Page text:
As they plan for 2003,growers may need to go “Beyond the Basics” on fertilizer applications to keep drought and flooding from pushing them even closer to the brink of disaster.
Hopefully, 2003 won't see a repeat of the extremely dry or extremely wet weather conditions of recent years, but even if it does, there are steps farmers can take to minimize the impact of drought or excess rainfall, according to agronomists.
Several years ago, IMC Global Operations and the Potash and Phosphate Institute introduced a program called “Back to the Basics” that was designed to help growers reverse a disturbing trend toward declining soil test values and increase crop yields and bottom lines.
Agronomists with IMC and PPI say a new survey indicates soil test values are still low in many parts of the country, but the problem is taking on a new level of urgency given the weather conditions farmers have encountered in recent seasons.
“The surveys show that we're still mining our soils by not bringing soil test levels up to where they should be,” says Ray Hoyum, vice president of market development and communications at IMC. “But when you put a crop under stress and have low soil test values, you have the ingredients for a disaster.”
Paul Fixen, senior vice president with the Potash and Phosphate Institute, says farmers have an opportunity to help their crops better withstand droughts and flooding with a well-balanced fertility program.
“Balanced soil fertility not only helps growers deal with stressful weather conditions,” he says, “but enables them to get every bushel out of every acre, improve efficiency and take advantage of any bumps in the commodity market.”
After farmers experienced one of the worst droughts since the 1930s in 2002, IMC officials decided it was time to take their program a step further and go “Beyond the Basics” in their advice to farmers.
“Many producers have asked how they can buffer against these stressful situations,” says Hoyum. “It is critical that producers have current soil test information for nutrients such as phosphorus and potassium, because inadequate levels of these nutrients will reduce root growth and increase susceptibility to drought conditions.”
Fixen noted that a nationwide survey conducted by the Potash & Phosphate Institute in 1997 revealed that nearly half of the nation's farmland were testing medium or lower for both P and K.
A repeat of the survey in 2001 showed little change, primarily because farmers have become extremely conservative because of low commodity prices. “Unfortunately, many growers have cut back on P and K to save money at a time when they needed to be increasing their applications,” Fixen noted.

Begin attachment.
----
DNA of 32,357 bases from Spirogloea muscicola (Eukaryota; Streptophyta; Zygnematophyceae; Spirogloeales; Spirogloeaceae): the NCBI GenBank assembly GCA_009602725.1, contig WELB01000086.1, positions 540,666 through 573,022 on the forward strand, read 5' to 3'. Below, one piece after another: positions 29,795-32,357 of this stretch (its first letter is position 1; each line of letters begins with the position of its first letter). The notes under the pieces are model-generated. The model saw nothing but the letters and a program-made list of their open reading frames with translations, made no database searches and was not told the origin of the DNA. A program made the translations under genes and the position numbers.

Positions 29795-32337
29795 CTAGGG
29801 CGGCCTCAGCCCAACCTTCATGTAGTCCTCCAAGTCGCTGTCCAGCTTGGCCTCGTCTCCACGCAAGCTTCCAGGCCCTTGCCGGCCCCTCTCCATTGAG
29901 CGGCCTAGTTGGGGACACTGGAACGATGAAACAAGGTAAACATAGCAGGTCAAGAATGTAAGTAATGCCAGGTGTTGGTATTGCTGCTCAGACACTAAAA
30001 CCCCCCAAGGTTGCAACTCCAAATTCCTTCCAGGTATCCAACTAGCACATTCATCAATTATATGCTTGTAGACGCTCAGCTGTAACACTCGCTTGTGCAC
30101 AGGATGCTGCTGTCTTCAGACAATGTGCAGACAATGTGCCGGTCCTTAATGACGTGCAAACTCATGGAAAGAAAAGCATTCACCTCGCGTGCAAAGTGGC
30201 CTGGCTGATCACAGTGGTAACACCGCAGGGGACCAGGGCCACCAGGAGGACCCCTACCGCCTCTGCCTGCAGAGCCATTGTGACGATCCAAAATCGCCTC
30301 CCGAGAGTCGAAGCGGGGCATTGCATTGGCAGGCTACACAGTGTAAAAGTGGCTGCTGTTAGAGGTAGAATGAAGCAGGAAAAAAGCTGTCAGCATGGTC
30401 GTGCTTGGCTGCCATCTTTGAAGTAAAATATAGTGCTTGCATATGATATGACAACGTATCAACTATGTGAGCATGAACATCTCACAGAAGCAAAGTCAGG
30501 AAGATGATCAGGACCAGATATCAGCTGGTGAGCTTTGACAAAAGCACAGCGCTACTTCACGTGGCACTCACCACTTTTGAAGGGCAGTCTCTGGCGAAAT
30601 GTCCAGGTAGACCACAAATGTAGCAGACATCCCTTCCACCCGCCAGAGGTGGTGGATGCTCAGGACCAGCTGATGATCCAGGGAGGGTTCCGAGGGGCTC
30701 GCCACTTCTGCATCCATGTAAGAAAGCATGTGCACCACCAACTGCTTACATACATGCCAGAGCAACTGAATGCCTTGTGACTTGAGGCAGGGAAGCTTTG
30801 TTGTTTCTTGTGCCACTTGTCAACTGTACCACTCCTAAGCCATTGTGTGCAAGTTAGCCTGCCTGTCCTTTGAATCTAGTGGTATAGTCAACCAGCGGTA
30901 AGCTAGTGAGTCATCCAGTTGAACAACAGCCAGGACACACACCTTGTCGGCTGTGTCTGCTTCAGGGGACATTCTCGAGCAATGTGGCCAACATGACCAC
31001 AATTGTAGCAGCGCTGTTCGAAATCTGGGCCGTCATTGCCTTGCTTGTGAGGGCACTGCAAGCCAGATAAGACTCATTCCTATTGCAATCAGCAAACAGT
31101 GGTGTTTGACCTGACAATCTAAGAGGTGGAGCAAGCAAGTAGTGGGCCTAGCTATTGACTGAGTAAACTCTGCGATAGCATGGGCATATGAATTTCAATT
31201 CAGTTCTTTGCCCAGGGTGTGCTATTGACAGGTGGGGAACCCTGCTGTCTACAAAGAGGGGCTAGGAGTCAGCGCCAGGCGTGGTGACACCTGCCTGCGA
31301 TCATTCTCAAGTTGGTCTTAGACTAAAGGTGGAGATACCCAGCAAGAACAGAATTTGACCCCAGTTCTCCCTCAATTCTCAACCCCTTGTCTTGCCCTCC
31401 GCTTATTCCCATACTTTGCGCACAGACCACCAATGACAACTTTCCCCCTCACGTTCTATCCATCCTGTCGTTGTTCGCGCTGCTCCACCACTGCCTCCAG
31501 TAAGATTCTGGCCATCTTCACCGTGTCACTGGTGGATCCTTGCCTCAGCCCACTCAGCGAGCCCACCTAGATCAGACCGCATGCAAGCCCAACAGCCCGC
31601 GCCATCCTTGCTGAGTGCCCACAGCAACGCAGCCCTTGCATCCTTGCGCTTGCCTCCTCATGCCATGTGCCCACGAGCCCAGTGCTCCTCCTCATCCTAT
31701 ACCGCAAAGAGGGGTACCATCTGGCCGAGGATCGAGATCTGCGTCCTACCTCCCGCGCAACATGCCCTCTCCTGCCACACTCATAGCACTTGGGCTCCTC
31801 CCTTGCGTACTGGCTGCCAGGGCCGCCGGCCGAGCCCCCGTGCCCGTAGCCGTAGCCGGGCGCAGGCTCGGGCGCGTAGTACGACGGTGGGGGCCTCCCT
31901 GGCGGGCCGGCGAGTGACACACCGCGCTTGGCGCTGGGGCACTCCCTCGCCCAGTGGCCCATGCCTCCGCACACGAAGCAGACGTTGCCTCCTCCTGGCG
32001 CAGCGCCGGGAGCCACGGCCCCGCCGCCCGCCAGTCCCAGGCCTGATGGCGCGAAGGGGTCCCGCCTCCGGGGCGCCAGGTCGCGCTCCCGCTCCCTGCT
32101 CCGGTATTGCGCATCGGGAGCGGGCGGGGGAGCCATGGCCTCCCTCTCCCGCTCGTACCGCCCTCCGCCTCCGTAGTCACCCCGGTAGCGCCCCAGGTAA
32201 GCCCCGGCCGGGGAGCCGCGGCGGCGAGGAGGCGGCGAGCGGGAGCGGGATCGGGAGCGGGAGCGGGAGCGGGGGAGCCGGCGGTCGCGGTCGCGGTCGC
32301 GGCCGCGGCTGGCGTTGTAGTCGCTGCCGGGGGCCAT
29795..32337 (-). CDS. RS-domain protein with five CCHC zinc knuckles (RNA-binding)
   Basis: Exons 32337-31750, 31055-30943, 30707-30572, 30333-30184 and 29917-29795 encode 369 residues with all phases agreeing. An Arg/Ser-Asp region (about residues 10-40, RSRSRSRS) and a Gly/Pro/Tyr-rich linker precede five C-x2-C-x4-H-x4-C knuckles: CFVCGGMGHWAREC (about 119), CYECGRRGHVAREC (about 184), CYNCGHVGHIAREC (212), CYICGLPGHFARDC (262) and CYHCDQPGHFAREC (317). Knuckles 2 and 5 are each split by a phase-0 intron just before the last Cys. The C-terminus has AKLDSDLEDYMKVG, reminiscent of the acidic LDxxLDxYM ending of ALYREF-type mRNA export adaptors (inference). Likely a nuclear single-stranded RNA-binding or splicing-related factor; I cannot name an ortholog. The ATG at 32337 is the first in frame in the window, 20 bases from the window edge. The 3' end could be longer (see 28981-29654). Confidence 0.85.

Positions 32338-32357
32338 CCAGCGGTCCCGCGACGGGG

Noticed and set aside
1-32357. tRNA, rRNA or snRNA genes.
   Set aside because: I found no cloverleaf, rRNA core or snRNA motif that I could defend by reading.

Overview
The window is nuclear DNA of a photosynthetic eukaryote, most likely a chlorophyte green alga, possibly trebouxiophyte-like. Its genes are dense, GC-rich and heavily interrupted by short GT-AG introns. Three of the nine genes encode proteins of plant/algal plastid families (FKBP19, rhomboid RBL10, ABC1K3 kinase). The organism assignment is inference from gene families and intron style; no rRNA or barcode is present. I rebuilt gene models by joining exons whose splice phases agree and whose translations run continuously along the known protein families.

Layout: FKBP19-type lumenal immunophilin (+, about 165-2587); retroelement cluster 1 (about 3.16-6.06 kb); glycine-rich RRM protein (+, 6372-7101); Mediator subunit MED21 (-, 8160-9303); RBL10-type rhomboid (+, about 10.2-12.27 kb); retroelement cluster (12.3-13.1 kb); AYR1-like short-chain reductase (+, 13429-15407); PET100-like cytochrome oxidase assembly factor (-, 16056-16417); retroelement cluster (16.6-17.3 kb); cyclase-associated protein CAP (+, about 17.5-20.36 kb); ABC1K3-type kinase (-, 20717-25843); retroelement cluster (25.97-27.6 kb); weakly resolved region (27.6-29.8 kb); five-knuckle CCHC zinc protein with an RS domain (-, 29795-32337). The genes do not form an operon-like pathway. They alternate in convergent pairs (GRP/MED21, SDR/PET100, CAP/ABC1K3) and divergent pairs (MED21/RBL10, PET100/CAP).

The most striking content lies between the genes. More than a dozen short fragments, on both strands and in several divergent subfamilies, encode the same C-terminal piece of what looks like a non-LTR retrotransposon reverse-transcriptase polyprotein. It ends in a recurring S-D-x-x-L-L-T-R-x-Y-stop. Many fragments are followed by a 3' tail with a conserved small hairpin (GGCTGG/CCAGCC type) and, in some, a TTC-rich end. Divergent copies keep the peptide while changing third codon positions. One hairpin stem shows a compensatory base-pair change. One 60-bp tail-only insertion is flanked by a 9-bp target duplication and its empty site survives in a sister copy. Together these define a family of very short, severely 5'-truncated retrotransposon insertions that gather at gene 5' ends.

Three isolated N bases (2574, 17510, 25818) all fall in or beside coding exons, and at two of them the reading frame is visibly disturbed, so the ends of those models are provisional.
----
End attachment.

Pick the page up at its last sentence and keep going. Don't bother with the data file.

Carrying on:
“Everyone seems to agree that we're headed toward more weather variability. Thus, good fertility practices could become even more critical.”
Other experts say it's critical that producers have current soil test information for nutrients such as phosphorus and potassium for their fields. “Inadequate levels of these nutrients will reduce root growth and increase susceptibility to drought conditions,” says Richard B. Ferguson, a soil scientist with the University of Nebraska.
Just how important are higher fertility levels in drought conditions? Hoyum and Fixen point to an Ohio State University corn study that showed an 81-bushel-per-acre yield increase when soil test levels for P and K were increased in a stressful year. Soybean yields went up 15 bushels per acre.
“You don't see this kind of response in a normal' year,” says Hoyum.
In a four-year Mississippi State University study by agronomist Jack Varco, cotton yields increased by more than 100 pounds of lint per acre with applications of 140 pounds of potash — even though rainfall amounts were decreasing.
“With higher levels of potassium especially, you really do get improved use of water,” says Fixen. “In some areas, scientists are seeing up to a 200 percent increase in water use efficiency with higher soil test levels.”
“This is where an aggressive fertility program can make a major difference,” said Fixen. “Basically, all we're suggesting is that growers follow soil test recommendations to bring their soil fertility up to high.”
What if growers increase soil test levels and there is no drought?
“If good growing conditions occur, growers have lost nothing,” says Harold Reetz, Midwest director for PPI. “The higher nutrient supply will be in place and available to provide for higher crop nutrient needs and to help improve use-efficiency of other production inputs.”
For more information on how to deal with stressful weather conditions, go to the back-to-basics.net Web-site, which IMC and PPI developed two years ago.
“This is when every dollar counts,” says Hoyum. “It's through our Web site and other educational materials that growers can find timely information and resources on how a balanced soil fertility programs helps deal with stressful weather situations.”